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Zinc Plating vs Cadmium Plating – What’s the Difference

Zinc Plating vs Cadmium Plating

When it comes to protecting metal components from corrosion, two popular methods are zinc plating and cadmium plating. Both offer a protective barrier, but there are distinct differences between the two that should be taken into consideration when selecting the right coating for a project. To help you make an informed decision, let’s take a closer look at the pros and cons of zinc plating vs cadmium plating.

Difference Between Zinc Plating and Cadmium Plating

Benefits of Zinc Plating

Zinc is often used as a sacrificial coating because it corrodes more quickly than many other materials. It forms a thin layer on the surface of the metal, protecting it from rusting or degrading due to exposure to water or air. Additionally, zinc plating is affordable and can be applied in multiple thicknesses depending on your needs. The process is also relatively simple, making it an easy choice for DIY projects or small-scale production runs.

Drawbacks of Zinc Plating

One drawback to zinc plating is that its protective capabilities are limited by its own corrosive nature; once the zinc has been corroded away, the underlying metal will not be protected any longer. Additionally, if exposed to certain chemicals like lye or ammonia, zinc can become brittle and crack over time. Finally, due to its weaker bond with steel relative to other types of plated metals, such as cadmium, zinc will wear away faster than some other coatings under certain conditions.

Benefits of Cadmium Plating

Cadmium offers superior protection against corrosion compared to zinc since it creates a harder coating on metal surfaces that won’t break down as quickly as zinc does when exposed to water or air. It also has a higher melting point than zinc, so it can withstand high temperatures better than many other coating materials. Finally, since cadmium forms an extremely strong bond with steel surfaces, it isn’t easily removed during machining processes like grinding and sandblasting, making it ideal for use in parts that need additional protection against wear and tear.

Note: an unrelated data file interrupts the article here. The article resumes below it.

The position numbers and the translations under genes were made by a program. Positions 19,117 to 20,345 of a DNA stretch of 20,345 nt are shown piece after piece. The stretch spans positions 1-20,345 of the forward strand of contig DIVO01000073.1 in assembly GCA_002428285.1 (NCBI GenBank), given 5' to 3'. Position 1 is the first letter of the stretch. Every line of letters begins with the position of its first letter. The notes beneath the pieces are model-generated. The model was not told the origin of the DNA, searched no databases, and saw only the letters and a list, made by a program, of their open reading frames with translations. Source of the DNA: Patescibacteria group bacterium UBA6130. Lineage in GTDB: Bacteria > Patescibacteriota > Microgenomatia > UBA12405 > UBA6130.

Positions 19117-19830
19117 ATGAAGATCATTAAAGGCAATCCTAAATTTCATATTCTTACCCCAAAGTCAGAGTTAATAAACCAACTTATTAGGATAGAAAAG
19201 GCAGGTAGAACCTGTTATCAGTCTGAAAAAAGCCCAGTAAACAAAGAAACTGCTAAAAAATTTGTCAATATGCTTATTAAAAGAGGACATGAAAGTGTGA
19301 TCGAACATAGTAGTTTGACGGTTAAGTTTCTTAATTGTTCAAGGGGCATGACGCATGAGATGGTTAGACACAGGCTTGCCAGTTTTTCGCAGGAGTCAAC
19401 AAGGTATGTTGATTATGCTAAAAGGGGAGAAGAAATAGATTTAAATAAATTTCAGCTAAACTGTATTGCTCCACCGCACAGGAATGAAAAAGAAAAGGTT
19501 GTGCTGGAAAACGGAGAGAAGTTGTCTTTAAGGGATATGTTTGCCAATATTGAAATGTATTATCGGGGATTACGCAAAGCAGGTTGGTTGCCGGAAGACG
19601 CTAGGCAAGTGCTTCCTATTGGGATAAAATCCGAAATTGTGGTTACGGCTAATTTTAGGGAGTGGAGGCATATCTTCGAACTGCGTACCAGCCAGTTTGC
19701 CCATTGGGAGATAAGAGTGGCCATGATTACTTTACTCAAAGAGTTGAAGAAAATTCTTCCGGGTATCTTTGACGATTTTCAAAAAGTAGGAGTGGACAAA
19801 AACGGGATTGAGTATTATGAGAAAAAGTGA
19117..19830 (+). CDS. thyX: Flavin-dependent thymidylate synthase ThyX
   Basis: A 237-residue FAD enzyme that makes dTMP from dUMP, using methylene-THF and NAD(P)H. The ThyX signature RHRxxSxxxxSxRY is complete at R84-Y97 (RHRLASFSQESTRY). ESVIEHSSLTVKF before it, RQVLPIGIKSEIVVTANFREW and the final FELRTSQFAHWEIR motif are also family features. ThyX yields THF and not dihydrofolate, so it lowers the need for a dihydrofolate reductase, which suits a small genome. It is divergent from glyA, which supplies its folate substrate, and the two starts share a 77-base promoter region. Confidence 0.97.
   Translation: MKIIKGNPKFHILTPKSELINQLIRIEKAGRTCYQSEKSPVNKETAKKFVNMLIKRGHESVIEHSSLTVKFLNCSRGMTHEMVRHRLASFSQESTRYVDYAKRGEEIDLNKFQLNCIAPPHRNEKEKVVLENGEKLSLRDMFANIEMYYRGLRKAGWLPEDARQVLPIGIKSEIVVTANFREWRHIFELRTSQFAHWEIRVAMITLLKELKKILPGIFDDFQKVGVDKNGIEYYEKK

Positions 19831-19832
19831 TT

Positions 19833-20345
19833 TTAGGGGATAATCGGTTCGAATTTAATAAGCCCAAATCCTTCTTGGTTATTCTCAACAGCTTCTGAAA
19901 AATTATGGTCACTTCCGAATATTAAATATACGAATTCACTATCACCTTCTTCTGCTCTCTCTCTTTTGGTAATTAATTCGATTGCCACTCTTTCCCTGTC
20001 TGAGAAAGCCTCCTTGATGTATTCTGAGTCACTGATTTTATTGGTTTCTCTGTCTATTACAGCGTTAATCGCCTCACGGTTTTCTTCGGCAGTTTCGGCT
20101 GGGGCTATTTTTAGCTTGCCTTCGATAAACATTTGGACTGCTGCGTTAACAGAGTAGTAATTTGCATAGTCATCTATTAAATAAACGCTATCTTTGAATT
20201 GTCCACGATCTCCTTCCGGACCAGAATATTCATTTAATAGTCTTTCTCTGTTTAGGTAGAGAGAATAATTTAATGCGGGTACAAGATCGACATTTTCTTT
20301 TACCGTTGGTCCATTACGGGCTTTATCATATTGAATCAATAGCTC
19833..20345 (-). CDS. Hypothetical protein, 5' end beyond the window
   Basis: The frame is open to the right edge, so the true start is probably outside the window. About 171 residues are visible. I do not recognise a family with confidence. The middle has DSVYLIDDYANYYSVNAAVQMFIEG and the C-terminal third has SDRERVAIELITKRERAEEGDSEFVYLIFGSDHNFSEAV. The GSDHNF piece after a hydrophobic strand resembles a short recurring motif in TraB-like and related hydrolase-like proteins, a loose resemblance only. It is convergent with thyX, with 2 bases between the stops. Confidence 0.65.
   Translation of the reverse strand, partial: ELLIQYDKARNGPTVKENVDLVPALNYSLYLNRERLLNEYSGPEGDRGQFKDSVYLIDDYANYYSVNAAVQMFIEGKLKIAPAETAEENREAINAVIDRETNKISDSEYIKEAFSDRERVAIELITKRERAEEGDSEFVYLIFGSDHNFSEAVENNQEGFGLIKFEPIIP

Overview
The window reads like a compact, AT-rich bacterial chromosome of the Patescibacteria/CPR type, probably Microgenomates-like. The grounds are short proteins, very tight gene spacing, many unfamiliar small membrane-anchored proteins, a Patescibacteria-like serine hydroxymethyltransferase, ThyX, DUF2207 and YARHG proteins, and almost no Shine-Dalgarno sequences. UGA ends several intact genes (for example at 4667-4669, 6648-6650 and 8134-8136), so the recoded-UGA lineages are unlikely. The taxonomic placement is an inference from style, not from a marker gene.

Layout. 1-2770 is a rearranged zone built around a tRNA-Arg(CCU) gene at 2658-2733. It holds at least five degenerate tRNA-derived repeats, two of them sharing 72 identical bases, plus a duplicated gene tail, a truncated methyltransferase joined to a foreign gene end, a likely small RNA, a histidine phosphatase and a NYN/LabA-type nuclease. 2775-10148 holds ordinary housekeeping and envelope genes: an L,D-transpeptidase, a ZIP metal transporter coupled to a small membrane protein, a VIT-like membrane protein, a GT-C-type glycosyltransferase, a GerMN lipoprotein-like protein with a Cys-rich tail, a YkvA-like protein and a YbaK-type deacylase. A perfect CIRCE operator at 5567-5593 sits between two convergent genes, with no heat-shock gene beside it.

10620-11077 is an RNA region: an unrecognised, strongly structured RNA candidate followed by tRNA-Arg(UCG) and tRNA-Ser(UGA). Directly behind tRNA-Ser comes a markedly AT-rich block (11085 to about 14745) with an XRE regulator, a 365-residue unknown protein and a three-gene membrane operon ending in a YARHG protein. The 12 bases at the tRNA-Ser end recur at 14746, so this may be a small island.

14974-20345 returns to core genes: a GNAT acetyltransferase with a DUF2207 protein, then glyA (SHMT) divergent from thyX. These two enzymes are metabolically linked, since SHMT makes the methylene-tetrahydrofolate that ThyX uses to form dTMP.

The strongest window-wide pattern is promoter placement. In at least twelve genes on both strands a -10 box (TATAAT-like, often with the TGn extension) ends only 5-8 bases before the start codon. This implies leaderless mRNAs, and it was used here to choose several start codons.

Drawbacks of Cadmium Plating

The primary downside to cadmium plating is its cost; due to its superior protective properties and durability compared to other coatings such as zinc, cadmium costs significantly more per square foot than other options available on the market today. Additionally, due to its toxicity levels when inhaled or ingested in large doses (which can occur if proper safety protocols aren’t followed during application), some jurisdictions may have regulations prohibiting its use in certain applications where workers may be exposed directly or indirectly through contact with finished products containing cadmium-plated components.

  • Zinc plating is less expensive than cadmium plating.
  • Zinc plating is more durable than cadmium plating.
  • Zinc plating is more resistant to corrosion than cadmium plating.
  • Cadmium plating is more toxic than zinc plating.
  • Cadmium plating is more difficult to apply than zinc plating.
  • Zinc plating provides better protection against wear and tear than cadmium plating.


When choosing between zinc plating vs cadmium plating for your project’s needs, there are several factors that should be taken into account, including cost-effectiveness versus performance requirements as well as local regulations regarding toxic substances such as cadmium which may limit its use in certain applications where workers may come into contact with finished products containing these components. By understanding both the benefits and drawbacks associated with each type of material before you begin your project, you’ll be able to make an informed decision about which material best fits your specific needs and budget constraints without sacrificing performance quality or safety standards for yourself or those around you who could come into contact with these materials over time.

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